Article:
The total cost to the Swiss taxpayer for that night was 1735.20 Swiss francs (€1,530) or almost 79 francs per army employee.
This is just one example of extravagant, unchecked spending of public money by the Swiss army to appear in an internal defence department report that was never supposed to go public.
The 44-page report came after the Swiss army’s top medical officer, Andreas Stettbacher, was temporarily relieved of his duties over allegations he had committed fraud and official misconduct by spending 15,000 Swiss francs on a Christmas function.
Under fire, Stettbacher decided he would go down swinging. He informed investigators that two of the Swiss army’s three corps commanders – the highest rank in the country’s armed forces – were guilty of racking up far greater expenses. He named those two as Daniel Baumgartner, current head of training and education for the army, and as the current chief of the armed forces Lieutenant General Philippe Rebord.
Shortly after Stettbacher made those accusations, he was allowed to return to work. Another investigation was then launched into Baumgartner and Rebord.
— GSoA (@GSoASchweiz) November 12, 2018
Baumgartner comes in for the greatest criticism in the report. It gives details, for example, of a 2015 army Christmas party for 3,500 military personnel and 500 guests that cost half a million francs, as well of the hard-drinking night in 2014 outlined at the beginning of this article.
It also reveals that there was a biennial “tradition” in the army of allowing partners of high-ranking officers to accompany their husbands and boyfriends to staff seminars.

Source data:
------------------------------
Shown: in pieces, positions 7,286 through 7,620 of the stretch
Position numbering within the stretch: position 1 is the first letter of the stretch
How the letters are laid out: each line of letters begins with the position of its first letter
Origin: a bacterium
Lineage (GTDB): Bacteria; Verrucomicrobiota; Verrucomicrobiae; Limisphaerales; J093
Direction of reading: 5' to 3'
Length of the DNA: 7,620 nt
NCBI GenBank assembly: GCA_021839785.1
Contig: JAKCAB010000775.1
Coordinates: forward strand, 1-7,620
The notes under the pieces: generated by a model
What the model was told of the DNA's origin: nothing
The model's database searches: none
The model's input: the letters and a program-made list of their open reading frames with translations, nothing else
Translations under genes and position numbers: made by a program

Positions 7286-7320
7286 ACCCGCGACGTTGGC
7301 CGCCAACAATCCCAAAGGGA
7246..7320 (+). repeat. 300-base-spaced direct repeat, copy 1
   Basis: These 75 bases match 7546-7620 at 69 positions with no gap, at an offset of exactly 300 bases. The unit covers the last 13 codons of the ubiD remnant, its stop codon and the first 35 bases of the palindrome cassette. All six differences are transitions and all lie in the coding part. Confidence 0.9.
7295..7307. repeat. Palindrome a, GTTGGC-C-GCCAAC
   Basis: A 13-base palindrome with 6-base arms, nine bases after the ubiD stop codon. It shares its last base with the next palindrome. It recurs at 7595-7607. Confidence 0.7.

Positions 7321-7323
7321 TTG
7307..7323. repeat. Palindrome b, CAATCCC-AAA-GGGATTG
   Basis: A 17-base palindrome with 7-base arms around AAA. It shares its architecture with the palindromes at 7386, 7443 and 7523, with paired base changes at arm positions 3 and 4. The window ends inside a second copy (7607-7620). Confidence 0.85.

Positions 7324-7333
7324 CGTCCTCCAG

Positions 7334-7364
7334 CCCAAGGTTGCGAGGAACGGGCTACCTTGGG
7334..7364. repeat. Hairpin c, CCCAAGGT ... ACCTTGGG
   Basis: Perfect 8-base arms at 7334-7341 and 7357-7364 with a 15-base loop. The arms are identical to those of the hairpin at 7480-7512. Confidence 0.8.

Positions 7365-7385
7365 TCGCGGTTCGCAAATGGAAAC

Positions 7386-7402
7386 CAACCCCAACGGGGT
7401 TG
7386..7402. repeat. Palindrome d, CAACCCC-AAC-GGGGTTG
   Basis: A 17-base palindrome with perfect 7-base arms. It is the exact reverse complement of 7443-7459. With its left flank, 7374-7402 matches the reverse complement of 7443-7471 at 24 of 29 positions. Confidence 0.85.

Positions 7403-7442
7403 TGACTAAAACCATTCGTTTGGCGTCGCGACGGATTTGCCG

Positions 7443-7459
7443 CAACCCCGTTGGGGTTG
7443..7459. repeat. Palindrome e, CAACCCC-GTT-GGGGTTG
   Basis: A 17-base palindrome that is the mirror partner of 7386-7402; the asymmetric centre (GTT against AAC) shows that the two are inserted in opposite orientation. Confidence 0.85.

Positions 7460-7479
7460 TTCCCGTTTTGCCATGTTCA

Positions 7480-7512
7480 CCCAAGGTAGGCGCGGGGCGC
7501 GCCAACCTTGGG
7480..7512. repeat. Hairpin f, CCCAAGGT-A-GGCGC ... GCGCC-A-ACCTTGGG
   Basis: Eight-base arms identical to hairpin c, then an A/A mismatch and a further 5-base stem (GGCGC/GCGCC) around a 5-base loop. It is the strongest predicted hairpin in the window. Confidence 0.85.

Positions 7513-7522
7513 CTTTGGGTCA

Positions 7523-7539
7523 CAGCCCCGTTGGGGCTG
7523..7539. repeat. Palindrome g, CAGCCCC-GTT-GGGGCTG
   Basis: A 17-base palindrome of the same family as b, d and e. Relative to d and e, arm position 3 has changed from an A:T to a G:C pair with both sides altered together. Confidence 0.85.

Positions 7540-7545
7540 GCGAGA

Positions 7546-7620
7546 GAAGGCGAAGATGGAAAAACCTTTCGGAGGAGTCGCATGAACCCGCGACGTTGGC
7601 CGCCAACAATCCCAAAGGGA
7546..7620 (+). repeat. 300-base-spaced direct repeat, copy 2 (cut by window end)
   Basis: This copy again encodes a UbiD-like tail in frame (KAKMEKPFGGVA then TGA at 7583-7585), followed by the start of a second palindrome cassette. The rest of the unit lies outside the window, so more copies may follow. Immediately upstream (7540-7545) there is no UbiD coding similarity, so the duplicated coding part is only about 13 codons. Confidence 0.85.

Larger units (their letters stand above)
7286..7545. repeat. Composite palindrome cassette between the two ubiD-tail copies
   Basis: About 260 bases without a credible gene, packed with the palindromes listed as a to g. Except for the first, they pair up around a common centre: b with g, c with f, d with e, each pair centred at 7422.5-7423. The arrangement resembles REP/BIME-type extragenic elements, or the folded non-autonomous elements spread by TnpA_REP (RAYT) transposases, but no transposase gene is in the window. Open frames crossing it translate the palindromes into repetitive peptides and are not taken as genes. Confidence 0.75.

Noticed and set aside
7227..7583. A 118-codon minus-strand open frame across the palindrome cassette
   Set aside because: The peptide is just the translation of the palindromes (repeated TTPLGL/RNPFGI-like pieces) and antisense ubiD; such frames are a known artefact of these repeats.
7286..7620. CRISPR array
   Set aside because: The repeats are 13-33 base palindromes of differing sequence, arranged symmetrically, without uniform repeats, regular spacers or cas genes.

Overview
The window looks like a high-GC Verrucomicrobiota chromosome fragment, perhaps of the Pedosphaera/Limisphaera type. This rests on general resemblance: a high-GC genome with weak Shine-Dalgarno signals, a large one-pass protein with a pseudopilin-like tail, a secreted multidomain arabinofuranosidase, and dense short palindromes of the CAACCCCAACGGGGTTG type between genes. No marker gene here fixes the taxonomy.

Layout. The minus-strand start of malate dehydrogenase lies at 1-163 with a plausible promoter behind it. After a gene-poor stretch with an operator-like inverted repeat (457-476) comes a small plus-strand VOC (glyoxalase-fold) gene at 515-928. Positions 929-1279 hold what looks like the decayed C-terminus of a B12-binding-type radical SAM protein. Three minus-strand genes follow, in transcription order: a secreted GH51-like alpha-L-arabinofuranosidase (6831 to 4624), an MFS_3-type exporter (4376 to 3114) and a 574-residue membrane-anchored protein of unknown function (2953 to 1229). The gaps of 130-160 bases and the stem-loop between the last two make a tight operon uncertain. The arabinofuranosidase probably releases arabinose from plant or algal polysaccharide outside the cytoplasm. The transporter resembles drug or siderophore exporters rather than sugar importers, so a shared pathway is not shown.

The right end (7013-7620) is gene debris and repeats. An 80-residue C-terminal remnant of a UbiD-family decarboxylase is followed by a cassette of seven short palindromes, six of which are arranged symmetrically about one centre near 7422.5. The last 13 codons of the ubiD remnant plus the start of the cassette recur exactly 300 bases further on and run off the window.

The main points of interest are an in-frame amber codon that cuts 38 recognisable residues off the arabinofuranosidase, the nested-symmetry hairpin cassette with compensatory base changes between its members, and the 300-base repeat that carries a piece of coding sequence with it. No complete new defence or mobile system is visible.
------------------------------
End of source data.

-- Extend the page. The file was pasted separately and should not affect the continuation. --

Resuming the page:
As part of this tradition, Rebord, in 2017, signed off on expenses that included flying the wives and girlfriends of 18 high-ranking officers by army helicopter to the canton of Valais. The women were treated to free golf the next day.
Those women had to pay just 100 francs for the trip which cost 7,000 francs per head even before the cost of the helicopter flights was factored in. An hour’s flying time in a Swiss army Super Puma helicopter costs 10,900 francs according to the Tages Anzeiger newspaper.
In the wake of the revelations in the report, the Swiss army was quick to roll out rules for expenses. These came into force in September. Previously, there were none. A repeat of the Valais helicopter flights would now be against the rules.
But investigators cleared Rebord of all wrongdoing saying he had acted within the rules as they stood at the time and that he had cooperated fully during investigations.
Baumgartner was rapped over the knuckles over alcohol expenses at two events. But he found himself in hotter water over the purchase of several special edition gold coins valued at 12,000 francs with public money.
Investigators ruled he had acted inappropriately when he gave these to staff. Worse, he had acted unlawfully when he received one of these as a gift after leaving his former position as the head of the Armed Forces Logistics Organization.
However, no criminal proceedings were launched against Baumgartner and Defence Minister Guy Parmelin has come out in support of the corps commander.
In an interview published in the Blick newspaper on Monday, Parmelin stressed he would not tolerate “this type of handling of tax francs” and that personnel involved had been warned about the issues involved.
The defence minister also said that while a complete alcohol ban would be “excessive”, the new spending rules made it clear that consumption must be reasonable.
The full report into the abuse of expenses in the army is set to be published online late on Tuesday afternoon, a spokesperson for the forces told The Local.